The relationship between technology and jobs is center stage in the policy and academic debate. The discussion reveals a fascinating, troubling contradiction. On the one hand, there is widespread fear that innovation will lead to a loss of jobs and rising income inequality — the “race against the machines” narrative. On the other, the slowdown in productivity growth across advanced economies has led some economists to argue that new innovations have no impact on growth.

This debate has paid little attention to what we see as one of the most important waves of innovation. Upskilling technologies, a partnership between humans and smart machines, can augment workers’ abilities, resulting in dramatically improved performance, greater safety, and higher worker satisfaction. One of the best examples of this type of partnership is the industrial use of augmented reality (AR) smart glasses in manufacturing, warehousing, and field service environments that overlay computer-generated video, graphic, or text information onto physical objects — for example, step-by-step repair instructions hovering over a machine part, visually guiding a worker through the job. As we’ll show, wearable AR devices are now being used in manufacturing and industrial settings and can boost workers’ productivity on an array of tasks the first time they’re used, even without prior training. These technologies increase productivity by making workers more skilled and efficient, and thus have the potential to yield both more economic growth and better jobs.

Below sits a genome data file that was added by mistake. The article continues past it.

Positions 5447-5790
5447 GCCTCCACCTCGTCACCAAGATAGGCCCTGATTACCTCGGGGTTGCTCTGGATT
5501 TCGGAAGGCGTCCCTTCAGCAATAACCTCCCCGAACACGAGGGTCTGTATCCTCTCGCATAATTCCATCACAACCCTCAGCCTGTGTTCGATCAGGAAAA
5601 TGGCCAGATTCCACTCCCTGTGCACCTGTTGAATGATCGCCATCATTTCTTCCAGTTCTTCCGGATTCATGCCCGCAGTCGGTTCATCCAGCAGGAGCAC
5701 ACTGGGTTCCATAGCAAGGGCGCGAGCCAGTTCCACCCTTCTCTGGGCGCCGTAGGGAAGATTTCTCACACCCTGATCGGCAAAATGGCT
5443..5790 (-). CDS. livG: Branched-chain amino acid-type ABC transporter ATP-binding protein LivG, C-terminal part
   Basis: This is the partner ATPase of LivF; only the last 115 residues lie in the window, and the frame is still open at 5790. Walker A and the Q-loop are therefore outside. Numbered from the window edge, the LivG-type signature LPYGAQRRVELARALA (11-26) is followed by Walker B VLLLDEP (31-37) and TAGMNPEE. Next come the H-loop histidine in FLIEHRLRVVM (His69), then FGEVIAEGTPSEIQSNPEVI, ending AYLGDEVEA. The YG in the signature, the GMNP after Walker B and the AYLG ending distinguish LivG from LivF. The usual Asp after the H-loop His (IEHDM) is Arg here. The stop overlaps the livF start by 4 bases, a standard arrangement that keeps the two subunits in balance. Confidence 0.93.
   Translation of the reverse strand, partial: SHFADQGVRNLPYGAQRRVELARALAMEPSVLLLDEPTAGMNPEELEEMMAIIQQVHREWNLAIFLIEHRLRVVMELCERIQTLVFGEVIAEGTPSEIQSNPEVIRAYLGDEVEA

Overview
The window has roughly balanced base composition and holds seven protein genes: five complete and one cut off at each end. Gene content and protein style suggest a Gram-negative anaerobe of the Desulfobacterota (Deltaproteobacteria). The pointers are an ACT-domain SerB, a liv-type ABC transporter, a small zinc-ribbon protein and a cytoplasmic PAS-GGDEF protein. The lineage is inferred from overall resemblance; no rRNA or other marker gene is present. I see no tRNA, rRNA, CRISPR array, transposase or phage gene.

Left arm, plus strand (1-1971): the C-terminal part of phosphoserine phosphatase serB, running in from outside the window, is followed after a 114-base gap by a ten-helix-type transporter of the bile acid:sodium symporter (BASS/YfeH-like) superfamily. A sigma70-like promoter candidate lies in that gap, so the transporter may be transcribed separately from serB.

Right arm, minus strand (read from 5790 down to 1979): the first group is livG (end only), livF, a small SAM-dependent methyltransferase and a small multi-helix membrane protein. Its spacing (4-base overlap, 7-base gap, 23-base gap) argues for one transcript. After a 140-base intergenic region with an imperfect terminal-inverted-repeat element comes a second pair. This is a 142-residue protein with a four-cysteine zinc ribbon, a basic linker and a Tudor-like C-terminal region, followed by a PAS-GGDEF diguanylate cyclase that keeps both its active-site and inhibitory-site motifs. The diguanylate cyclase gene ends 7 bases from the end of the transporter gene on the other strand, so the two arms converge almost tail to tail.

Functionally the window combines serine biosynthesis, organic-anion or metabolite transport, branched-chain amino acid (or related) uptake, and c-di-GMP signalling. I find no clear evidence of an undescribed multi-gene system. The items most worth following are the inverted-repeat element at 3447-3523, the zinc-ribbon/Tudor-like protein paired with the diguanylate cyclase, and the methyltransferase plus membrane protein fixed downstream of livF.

Read more at Harvard Business Review

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